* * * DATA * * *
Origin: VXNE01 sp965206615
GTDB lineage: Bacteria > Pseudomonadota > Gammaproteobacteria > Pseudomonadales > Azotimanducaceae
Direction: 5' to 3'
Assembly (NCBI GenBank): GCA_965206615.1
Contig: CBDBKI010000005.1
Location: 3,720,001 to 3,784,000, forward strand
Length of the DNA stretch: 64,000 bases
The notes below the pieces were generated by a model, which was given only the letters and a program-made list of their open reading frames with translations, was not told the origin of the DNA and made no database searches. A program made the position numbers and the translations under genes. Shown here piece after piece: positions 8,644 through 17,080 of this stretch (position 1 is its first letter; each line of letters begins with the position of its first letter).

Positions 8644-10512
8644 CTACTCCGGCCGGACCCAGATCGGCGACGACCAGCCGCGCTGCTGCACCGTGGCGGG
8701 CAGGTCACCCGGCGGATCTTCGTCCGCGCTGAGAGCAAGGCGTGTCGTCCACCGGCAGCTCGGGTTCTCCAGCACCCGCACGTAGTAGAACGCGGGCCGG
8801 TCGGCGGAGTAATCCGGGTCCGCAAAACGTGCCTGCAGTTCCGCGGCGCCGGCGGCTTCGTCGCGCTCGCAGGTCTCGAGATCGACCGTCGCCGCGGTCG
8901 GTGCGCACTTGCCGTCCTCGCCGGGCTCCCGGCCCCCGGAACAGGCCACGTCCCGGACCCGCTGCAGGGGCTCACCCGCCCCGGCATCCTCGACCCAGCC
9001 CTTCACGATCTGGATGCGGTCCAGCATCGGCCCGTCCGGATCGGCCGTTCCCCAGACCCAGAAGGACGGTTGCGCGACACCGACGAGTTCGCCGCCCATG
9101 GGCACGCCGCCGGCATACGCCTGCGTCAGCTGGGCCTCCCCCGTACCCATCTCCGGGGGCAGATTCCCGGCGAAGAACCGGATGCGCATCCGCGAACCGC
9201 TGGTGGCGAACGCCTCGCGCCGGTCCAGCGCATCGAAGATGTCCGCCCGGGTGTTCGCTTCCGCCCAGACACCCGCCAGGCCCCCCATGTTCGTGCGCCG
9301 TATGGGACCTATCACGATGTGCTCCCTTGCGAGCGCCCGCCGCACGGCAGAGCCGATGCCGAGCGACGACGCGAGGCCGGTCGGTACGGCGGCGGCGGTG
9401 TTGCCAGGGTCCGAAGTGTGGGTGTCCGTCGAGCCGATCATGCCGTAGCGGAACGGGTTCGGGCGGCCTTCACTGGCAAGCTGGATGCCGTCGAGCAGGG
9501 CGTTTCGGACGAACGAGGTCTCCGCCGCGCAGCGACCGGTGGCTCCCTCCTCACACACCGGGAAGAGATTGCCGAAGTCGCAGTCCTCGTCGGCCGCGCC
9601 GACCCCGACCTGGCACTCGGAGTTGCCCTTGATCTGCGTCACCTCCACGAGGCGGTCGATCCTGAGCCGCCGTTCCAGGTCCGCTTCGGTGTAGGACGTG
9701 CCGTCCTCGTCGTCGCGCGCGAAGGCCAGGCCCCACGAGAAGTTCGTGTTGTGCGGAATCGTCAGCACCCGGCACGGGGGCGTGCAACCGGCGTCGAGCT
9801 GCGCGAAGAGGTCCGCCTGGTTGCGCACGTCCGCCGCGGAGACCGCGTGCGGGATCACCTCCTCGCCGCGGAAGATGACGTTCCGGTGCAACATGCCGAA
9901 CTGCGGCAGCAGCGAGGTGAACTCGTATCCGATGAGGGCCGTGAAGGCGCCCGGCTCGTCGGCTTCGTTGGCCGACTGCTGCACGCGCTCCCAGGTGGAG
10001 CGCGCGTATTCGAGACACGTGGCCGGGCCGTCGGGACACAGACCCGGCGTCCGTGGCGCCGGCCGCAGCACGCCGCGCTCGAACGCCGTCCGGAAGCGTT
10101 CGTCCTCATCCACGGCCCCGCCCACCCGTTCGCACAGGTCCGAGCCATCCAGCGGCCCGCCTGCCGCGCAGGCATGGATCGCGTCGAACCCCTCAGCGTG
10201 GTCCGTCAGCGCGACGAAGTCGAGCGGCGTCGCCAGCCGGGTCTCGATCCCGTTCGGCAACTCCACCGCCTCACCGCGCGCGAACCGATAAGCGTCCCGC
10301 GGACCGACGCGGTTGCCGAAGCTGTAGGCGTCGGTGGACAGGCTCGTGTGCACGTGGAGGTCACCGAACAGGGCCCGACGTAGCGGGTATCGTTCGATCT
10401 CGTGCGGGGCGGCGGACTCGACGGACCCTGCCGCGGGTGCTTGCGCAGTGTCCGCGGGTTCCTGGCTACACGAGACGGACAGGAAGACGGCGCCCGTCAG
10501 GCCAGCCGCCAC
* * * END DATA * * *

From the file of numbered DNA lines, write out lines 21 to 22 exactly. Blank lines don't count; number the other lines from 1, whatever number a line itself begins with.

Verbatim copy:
9701 CCGTCCTCGTCGTCGCGCGCGAAGGCCAGGCCCCACGAGAAGTTCGTGTTGTGCGGAATCGTCAGCACCCGGCACGGGGGCGTGCAACCGGCGTCGAGCT
9801 GCGCGAAGAGGTCCGCCTGGTTGCGCACGTCCGCCGCGGAGACCGCGTGCGGGATCACCTCCTCGCCGCGGAAGATGACGTTCCGGTGCAACATGCCGAA